In addition, a relationship with someone with BPD is commonly characterized by lots of conflicts, ups and downs, mistrust, neediness, and frequent arguments. In fact, a person with BPD often feels disappointment in or even hatred towards loved ones. They also have difficulty recognizing the feelings of others or empathizing with others. ​

Impairment in Identity 

The same instability in relationships can also apply to self-image or sense of self. A person with BPD may seem to believe that she is successful one moment, but the next may be extremely self-denigrating or hard on herself. Her sense of self may also be unstable, which may lead her to behave differently in different contexts, such as behaving one way around one group of friends but another way entirely around another group.

In addition, a person with BPD may feel non-existent or unsure about their identity or role (for example, feeling like you don't know who you really are as a person, or what you believe in.)


Many people with BPD exhibit risky impulsive behaviors, such as:

  • Spending sprees
  • Having promiscuous sex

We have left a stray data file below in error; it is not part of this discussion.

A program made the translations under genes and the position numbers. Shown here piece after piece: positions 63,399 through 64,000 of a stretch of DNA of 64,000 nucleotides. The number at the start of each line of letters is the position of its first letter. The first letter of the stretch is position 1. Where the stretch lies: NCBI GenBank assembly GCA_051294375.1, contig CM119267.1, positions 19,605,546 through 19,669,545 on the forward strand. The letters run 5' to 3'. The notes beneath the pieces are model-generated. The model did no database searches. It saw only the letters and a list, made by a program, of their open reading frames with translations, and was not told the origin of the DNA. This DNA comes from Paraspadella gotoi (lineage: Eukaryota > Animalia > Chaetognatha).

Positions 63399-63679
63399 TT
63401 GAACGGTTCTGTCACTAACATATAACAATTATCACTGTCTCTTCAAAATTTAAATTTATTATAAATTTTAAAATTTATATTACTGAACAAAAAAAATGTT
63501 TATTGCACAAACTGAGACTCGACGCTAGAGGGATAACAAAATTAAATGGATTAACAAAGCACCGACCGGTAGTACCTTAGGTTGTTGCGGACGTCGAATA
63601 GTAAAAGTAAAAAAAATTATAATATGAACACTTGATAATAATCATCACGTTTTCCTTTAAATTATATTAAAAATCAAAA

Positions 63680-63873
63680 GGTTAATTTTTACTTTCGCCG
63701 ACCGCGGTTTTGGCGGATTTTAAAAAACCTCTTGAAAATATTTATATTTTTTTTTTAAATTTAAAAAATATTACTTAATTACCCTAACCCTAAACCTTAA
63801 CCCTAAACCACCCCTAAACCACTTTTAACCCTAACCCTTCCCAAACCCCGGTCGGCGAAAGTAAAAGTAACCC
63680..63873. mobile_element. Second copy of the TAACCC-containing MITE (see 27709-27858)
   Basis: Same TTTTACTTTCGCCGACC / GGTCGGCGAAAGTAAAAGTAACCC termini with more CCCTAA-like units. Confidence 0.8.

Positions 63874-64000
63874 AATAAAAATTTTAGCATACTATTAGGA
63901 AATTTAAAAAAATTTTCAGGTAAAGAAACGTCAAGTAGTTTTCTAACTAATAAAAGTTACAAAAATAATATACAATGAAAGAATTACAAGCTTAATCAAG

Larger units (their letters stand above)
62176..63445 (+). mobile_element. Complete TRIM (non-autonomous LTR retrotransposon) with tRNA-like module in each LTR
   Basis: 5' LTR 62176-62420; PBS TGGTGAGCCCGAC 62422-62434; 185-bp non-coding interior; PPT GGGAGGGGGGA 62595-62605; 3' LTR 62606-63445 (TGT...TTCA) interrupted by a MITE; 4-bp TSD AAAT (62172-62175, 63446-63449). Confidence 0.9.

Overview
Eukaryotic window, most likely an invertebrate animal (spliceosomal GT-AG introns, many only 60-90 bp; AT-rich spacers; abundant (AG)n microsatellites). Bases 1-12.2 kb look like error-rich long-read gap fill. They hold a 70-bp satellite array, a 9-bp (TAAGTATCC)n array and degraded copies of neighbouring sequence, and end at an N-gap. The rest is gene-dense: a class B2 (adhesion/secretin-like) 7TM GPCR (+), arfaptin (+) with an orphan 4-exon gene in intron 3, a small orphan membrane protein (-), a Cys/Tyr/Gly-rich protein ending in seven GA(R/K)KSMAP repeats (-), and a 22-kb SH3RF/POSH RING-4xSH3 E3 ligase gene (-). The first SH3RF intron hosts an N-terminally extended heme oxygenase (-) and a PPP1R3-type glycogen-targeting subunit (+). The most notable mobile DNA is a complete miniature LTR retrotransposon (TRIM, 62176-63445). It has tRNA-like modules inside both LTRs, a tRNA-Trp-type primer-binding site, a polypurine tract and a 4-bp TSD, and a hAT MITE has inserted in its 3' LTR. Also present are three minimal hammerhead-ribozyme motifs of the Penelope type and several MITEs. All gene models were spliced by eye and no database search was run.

• Driving recklessly
  • Abusing drugs or alcohol
  • Binge eating
  • Breaking the law (for example, shoplifting)

These impulsive behaviors, in turn, often lead to problems with relationships, physical health, or legal issues.

Self-Harm or Suicide Behaviors

Some individuals with BPD may engage in self-harming behaviors and some make suicidal gestures or attempts.

Self-harming behaviors and suicidal gestures are actually separate issues—self-harming behaviors are not attempts to commit suicide. Self-harming behaviors (self-mutilation) are attempts to get rid of emotional pain or intensely uncomfortable feelings. People who self-harm rarely do so when others are present. Yet you may see signs of self-harm, including scarring or wounds from cutting, burning, or other forms of self-injury.

People with BPD may also threaten suicide and may make suicide attempts. Such threats or attempts should be taken very seriously. It's thought that roughly 70 percent of people with borderline personality disorder will make at least one suicide attempt during their life, and for nearly 10 percent of people with BPD, the attempt will be successful. If you are thinking that you or a loved one may have BPD, write down the number for the National Suicide Prevention Hotline before you leave this page.